A Slight Breeze


When I told a certain Devonian gentleman which road our new house was on he said “gawd, its rough up there!”.  Or I think that was what he said.  We had some initial communication problems. He refused to talk to me for the first 6 months of our acquaintance, examining the floor and muttering when I attempted dialogue, trying his hardest not to acknowledge my existence.  My heinous crimes were being a blow-in, a female and having the cheek to be a head gardener.  After this silent initiation, in which I refused to participate “Beautiful morning!” “How are you today?” “Nice to see you again”, and he realised I was not a monster/idiot/wimp, he rarely stopped talking. Very fast and very broad.  I used to watch his lips move in the vain hope I would get more clues as it what he was talking about.  As the weeks went on it began to make some sense, either he stopped laying it on thick or my translate-ometer kicked in.  Generally his diatribes were concerning the private lives of local folk and their septic tanks.  My lips are sealed.  When pressed as to exactly what he meant by “rough”, he explained (again this is an estimate of meaning) that when the wind blew we would know it.  How right he was.  At this very moment the wind is howling outside like a low budget horror film; whistling, rattling, moaning.  This morning as I forced my way out of the front door, shoulder to the fore, and spilled out into the fray like a champagne cork, I noticed one of my crocuses had a well developed flower bud.  Needless to say I was very excited and, as is my habit, needed to share.  Trying to take a photo in this weather is like trying to drink a dry martini whilst on a bouncy castle with the Samoan rugby team, very messy.  This is my best attempt.  I am tempted to call it art.

11 thoughts on “A Slight Breeze

  1. It’s a bit blowy on this side too. Indeed a delivery chap warned me that it was blowing a “hoolie” down the road. In the absence of flying tents, I resorted to an online dictionary which gives me the indirect knowledge that your very artistic crocus stem’s a lot stronger than a fence post here. The latter is now held up with guy ropes until the hoolie blows over enough to dismantle the fence without taking off.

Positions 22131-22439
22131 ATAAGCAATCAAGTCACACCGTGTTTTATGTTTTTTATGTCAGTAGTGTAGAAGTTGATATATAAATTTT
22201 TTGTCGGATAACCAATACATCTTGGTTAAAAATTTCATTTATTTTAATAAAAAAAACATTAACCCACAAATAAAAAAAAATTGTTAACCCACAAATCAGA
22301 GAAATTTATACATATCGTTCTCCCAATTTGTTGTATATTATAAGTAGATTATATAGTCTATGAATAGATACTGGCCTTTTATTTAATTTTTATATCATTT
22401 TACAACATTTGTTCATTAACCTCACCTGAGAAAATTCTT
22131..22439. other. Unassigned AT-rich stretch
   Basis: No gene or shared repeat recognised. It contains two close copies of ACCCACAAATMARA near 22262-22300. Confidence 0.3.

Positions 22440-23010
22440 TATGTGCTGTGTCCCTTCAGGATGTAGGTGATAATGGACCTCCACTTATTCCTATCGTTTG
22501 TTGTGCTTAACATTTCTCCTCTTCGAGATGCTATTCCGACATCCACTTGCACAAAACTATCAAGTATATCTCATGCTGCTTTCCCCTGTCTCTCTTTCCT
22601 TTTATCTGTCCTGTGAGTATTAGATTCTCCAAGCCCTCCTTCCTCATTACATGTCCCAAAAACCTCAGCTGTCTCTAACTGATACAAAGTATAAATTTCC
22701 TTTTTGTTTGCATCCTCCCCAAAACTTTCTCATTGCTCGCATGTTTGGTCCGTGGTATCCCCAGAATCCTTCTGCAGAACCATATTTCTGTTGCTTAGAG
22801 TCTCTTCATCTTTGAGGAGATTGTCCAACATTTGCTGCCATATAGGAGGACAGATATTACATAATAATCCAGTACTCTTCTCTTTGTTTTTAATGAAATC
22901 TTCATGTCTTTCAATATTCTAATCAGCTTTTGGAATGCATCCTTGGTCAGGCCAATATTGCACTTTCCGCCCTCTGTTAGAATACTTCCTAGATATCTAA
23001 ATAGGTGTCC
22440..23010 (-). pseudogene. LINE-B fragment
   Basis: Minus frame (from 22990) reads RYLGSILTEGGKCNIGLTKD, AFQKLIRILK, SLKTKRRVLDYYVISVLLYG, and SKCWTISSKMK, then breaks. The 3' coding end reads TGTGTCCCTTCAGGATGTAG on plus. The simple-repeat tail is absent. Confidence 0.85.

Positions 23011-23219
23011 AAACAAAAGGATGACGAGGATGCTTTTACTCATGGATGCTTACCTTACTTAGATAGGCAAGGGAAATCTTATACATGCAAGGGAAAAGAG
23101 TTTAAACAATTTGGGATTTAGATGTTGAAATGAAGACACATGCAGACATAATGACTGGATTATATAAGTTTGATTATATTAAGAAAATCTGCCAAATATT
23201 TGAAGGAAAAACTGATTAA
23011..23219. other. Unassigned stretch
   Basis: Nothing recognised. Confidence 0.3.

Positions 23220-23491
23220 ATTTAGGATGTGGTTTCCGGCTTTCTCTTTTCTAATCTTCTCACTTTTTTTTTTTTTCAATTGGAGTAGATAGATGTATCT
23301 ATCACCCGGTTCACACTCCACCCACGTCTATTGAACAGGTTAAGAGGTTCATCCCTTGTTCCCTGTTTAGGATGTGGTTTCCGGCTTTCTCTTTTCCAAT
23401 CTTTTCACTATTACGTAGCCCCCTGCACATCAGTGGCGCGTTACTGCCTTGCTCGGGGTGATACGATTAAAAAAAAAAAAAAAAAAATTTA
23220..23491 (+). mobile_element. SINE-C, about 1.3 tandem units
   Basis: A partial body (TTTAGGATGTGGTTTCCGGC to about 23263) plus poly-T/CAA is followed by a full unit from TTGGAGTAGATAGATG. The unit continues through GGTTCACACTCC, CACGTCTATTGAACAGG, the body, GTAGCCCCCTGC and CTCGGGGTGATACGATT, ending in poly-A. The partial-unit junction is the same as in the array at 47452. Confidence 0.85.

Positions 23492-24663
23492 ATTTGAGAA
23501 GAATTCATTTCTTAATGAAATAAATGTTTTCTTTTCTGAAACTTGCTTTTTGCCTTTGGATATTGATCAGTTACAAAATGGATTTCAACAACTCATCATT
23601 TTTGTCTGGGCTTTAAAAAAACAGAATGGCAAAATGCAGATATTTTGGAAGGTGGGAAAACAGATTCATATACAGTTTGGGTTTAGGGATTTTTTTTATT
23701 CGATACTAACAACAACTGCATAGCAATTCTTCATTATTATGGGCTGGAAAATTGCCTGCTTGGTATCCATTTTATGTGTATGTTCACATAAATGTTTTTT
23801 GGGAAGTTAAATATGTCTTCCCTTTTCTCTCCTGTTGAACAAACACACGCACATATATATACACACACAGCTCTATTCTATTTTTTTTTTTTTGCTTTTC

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    1. I very bravely/foolishly put the washing on the line (lots of pegs), dried in about half an hour but the risk factor that it would all end up in Combe Martin was high. My life is all about high drama. Stay inside until its safe!

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  2. Art it is indeed.Just the fact you took the photo under such difficult circumstances turns a lovely early crocus into something special.And then the extra talent for translation adds some intellectual weight……I could go on but I won’t
    It’s a lovely post…..thanks

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  3. As lovely as your photo is…….. I think on this occasion I would have preferred to see you with dry martini (dry martini? I thought you were more of a gin person) in hand, accompanied by the Samoan rugby team on a bouncy castle:)

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  4. Oh I am so glad he is talking to you. What fun. Come on do share the gossip about the private lives of your neighbours and their septic tanks. There is an old lady in my village who tells me the most scandalous tales about people living here, which I enjoy enormously.
    What a treat to see your brave little crocus.
    And of course the image of you drinking martini on the bouncy castle with your Samoan rugby team is one I treasure.

    Liked by 1 person

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